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State v. Henderson

Court of Appeals of Missouri, Western District

May 29, 2018



          Before Victor C. Howard, Presiding Judge, Cynthia L. Martin, Judge and Gary D. Witt, Judge.


         Angela Henderson appeals her convictions for second-degree felony murder, section 565.02, armed criminal action, section 571.015, and tampering with physical evidence, section 575.100, and sentences as a prior and persistent offender to consecutive terms of life, twenty-five years, and 3 years imprisonment, respectively.[1] Henderson contends that the trial court plainly erred in submitting the verdict directors for felony murder and tampering with physical evidence and that it abused its discretion in excluding evidence regarding a letter written to the prosecutor by Henderson's cellmate. The convictions are reversed, and the case is remanded for a new trial.

         Factual Background

         Clinton Justice, known as "Sam, " (Victim) was a Navy veteran and lived in an apartment in St. Joseph on his monthly veteran's benefits. Henderson dated Victim for seventeen years. Their relationship was "on-again off-again." Josh Mollett is Henderson's mentally challenged son. He was in his early 20s at the time of Victim's murder. Victim was like a "stepdad" to Mollett; he looked after Mollett. They loved each other and spent a lot of time together.

         Approximately three months before the murder, Henderson began a relationship with Kim Keith. Keith pleaded guilty to second-degree murder for Victim's murder and was serving a fifteen-year sentence. As a condition of his plea agreement, he was required to testify truthfully against Henderson. Keith was a drug dealer, who sold methamphetamines and other drugs. He was also addicted to methamphetamines. He testified that late on the night of Friday, December 7, 2012, or in the early morning hours of Saturday, December 8, he received a call from Henderson that she wanted to meet him to buy an eight ball of meth, which sold for $300. When he arrived at the meeting, Henderson was with her son, Mollett, who Keith had known for about ten years "since he was a little kid." Henderson and Mollett did not have the money to buy the drugs so Keith accompanied them in their car to an apartment building to get the money.

         When they arrived, Henderson got out of the car, and Keith gave her "the dope" to show "whoever [she] was getting the money from." Keith did not know at that time from whom Henderson was going to try to get the money. Keith and Mollett waited in the car, and each did a shot of meth. After waiting "a good ten minutes" for Henderson to return, Keith and Mollett went into the apartment because Keith "wanted my money or my dope, one of the two." Keith testified that he was "really high" at the time and that the three of them went into Victim's apartment "to do a drug deal."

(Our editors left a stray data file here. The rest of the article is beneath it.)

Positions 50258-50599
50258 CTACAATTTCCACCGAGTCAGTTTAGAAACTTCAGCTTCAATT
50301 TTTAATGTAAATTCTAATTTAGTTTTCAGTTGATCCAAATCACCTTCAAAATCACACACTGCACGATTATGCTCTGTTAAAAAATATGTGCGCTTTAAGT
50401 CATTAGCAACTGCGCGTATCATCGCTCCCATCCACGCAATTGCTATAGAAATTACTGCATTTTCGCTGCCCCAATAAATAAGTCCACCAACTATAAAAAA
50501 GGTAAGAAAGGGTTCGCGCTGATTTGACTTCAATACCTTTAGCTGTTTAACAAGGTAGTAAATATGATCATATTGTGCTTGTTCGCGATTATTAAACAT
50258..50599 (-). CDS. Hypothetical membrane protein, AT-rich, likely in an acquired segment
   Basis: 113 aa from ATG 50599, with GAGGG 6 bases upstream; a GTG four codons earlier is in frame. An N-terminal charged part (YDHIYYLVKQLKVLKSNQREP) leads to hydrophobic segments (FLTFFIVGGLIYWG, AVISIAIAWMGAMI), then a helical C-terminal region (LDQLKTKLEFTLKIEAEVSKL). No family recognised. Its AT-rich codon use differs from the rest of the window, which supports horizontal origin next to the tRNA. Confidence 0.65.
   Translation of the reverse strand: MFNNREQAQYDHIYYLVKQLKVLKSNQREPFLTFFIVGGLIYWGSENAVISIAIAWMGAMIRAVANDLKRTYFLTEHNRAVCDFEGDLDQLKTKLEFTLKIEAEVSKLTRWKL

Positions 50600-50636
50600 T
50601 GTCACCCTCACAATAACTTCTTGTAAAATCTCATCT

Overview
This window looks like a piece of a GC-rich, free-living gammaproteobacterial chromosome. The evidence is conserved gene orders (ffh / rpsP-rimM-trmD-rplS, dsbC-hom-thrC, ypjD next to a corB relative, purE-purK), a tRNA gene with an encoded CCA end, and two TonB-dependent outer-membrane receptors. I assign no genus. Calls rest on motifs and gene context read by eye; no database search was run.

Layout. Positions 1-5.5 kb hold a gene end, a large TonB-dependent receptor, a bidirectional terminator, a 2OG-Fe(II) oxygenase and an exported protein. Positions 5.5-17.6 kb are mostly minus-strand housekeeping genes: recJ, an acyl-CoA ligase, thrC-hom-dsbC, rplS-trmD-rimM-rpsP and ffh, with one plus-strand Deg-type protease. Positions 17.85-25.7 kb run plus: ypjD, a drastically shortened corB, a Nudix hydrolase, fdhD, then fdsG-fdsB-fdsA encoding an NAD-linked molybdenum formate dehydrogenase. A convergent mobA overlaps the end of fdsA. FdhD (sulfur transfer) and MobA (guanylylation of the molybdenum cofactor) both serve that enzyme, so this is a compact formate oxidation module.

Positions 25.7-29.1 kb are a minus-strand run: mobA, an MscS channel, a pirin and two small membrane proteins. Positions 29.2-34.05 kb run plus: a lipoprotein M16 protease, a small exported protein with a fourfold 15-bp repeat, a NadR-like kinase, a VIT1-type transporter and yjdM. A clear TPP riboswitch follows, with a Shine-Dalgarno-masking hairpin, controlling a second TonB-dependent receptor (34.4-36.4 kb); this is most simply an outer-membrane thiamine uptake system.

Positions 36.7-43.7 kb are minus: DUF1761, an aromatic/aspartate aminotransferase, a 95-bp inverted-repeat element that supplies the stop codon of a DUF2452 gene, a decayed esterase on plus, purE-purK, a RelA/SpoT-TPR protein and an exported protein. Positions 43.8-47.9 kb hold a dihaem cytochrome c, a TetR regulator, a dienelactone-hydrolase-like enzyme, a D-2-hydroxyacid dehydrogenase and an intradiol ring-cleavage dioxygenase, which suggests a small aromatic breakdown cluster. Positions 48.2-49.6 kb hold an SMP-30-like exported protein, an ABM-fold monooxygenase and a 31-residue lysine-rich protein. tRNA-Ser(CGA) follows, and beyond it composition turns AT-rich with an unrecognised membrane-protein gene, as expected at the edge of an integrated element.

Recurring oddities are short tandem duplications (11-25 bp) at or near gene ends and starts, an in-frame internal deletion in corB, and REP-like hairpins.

When they entered the apartment, Keith saw Victim, who he realized he knew because his cousin was married to Victim's daughter. Victim was sitting in a recliner, and Henderson was sitting on a loveseat. Henderson still did not have the money and told Victim that she needed it. Victim said, "I'm not buying you your f***ing dope." Mollett then told Victim, "[W]e got to have the money." According to Keith, Henderson then "looked at [Mollett] and went like that (demonstrating), and [Mollett] got up, walked behind [Victim], pulled his head back, and when [Mollett] did that, [Henderson] went and cut him from side to side on the throat." Keith got the drugs back and left on foot.

         As he was walking down the street, Henderson and Mollett pulled up in their car and asked him if he wanted to trade some Percocet and Xanax for meth. When he said no, Mollett held up a $50 bill and asked if he could get a half of gram of meth. Keith sold him the drugs and continued walking.

         Victim had contact with his two daughters throughout the week before his murder. On Monday and Tuesday, December 3 and 4, 2012, one of Victim's daughters took him Christmas shopping for his family. Later in the evening of the fourth, Victim celebrated his fifty-seventh birthday with his family. On Thursday, he talked to one daughter on the phone around 8pm. Another daughter went to Victim's apartment around 9:30 or 10pm that night to loan him $20 because he was short on cash after Christmas shopping. Neither daughter had contact with Victim on Friday, December 7, although one of them tried to call him several times that day. After still not hearing from their father on Saturday, December 8, one of his daughters and her husband went to his apartment that evening to check on him. They found Victim laying face down in a pool of blood in front of the recliner in the living room. After not finding a pulse, the daughter's husband called 911.